Omega 3's for brain food health is brand new information to me. I worry about eating fish, because of the mercury pollution, and overfishing, plus it is not my favorite food. Some sources say that only wild salmon is a good supplier of DHA, that farmed salmon are artificially colored, grown in unsanitary conditions, and not fed well, so they do not supply DHA in regular quantity.
However, I did not know that the Omega-3's in flax seed did not supply this particular kind of Omega-3 apparently really necessary for brain and eye health. I was looking at some of the dietary sources for DHA and it looks like supplements will be my best bet, although one time I did try fish oil supplements, and I burped fish oil breath, and had fish oil taste in my mouth.
But I was 48 then, and now I am 60.
Random Thoughts from a brain lacking fish oil.
Do I get some slack for being 60 and having fishy breath? If I eat fishy supplements, will the cats like me better?
Susan Brink Los Angeles Times Saturday January 5, 2008
Studies on rodents and people suggest that a diet rich in DHA, an omega-3 fatty acid found in fish oil, helps delay or prevent Alzheimer's disease. Now University of California, Los Angeles researchers have come up with a possible explanation.
A team led by Greg Cole, professor of neurology at UCLA's David Geffen School of Medicine, has concluded that the DHA protection has to do with a key brain protein called LR11, which helps destroy the toxic plaques that lead to Alzheimer's. Scientists know the brains of deceased Alzheimer's patients contain lower-than-normal levels of LR11 and have wondered if increasing the LR11 levels could help delay or prevent the disease.
So Cole's team added DHA to the diets of rodents who had been altered genetically to develop an Alzheimer's-like disease. The DHA, indeed, increased brain levels of LR11. The scientists also exposed human brain cells to DHA in Petri dishes and found it increased the amount of the protective protein inside the cells.
Increasing consumption of DHA, which has been shown to decrease the risk of cardiovascular disease, also might reduce risk for Alzheimer's, Cole says. Added omega-3s are found in some eggs and dairy products. And, of course, people can eat more fish or talk to a physician about adding a fish oil supplement or one with DHA derived from algae to their diets."
The following information is from the DHA/Omega-3 Institute, and is free of solicitations, but the site is sponsored by some folks selling stuff, so go take a look at the videos, and decide for yourself if it is objective. Introduction to Omega-3
"There has been a dramatic surge in interest recently, amongst the public and health professionals alike, of the health effects of omega-3 fatty acids derived from fish/fish oils - consisting of docosahexaenoic acid (DHA) plus eicosapentaenoic acid (EPA).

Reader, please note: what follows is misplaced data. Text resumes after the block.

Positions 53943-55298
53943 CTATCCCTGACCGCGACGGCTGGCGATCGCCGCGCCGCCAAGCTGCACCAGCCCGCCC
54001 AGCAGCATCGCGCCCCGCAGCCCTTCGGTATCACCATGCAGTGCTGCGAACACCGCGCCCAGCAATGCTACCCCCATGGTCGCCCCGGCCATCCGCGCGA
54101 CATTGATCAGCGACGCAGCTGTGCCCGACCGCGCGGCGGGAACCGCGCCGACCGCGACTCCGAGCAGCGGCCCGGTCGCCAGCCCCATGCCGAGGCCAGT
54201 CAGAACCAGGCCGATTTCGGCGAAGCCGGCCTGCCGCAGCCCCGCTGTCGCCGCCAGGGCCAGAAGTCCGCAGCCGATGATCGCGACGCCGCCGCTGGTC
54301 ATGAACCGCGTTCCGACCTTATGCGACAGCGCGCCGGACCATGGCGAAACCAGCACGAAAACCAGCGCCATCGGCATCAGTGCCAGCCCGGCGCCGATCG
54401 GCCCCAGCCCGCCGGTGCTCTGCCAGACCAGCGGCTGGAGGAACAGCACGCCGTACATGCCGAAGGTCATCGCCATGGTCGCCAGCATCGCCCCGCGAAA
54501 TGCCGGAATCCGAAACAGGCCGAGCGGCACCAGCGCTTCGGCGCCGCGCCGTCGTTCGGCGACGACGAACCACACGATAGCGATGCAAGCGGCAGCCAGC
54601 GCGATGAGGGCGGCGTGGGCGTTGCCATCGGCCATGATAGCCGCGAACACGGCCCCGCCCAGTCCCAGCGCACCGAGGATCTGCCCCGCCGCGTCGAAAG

DHA is required in high levels in the brain and retina as a physiologically-essential nutrient to provide for optimal neuronal functioning (learning ability, mental development) and visual acuity, in young and old alike.
DHA plus EPA are both considered to have beneficial effects in the prevention and management of cardiovascular disease plus associated risk factors as well as other chronic disorders.
Whereas considerable amounts of the plant-derived omega-3 fatty acid known as a-linolenic acid (ALA) is consumed daily in North America (approximately 2 g/day), the physiologically-essential nutrient, DHA, is consumed at much smaller levels (approximately 80 mg/day) while EPA is consumed at the level of approximately 50 mg/day in a typical North American diet.
DHA plus EPA are absent from plant food sources rich in ALA (such as flax, canola oil, and walnuts). Since the metabolic conversion of ALA to DHA/EPA (combined) by metabolism is very limited in humans, the most direct way of providing DHA plus EPA for the body is via their direct consumption. Current intakes of DHA are approximately 20% of the target (300 mg/day) suggested by an expert scientific group during pregnancy and lactation.
The extremely low intake of DHA in young children (e.g., approximately 19 mg DHA/day on average for 3-yr. olds in North America ) is also of particular concern.
Current intakes of DHA/EPA (combined) of 130 mg/day are approximately 15% of the target (900 mg/day) officially recommended by the American Heart Association for those with coronary heart disease and 20% of the 650 mg/day advised by an expert scientific group for healthy individuals.
In view of the widespread reluctance of the public to consume sufficient amounts of fish, functional foods containing DHA plus EPA will become increasingly important sources of these important nutrients in the coming years to support optimal brain/visual performance, for cardio care, and other health conditions for young and old alike."
So over the years, science is proving right what moms have known for centuries, if not millenia, that you ought to eat your fish,... wonder if castor oil has DHA in it?
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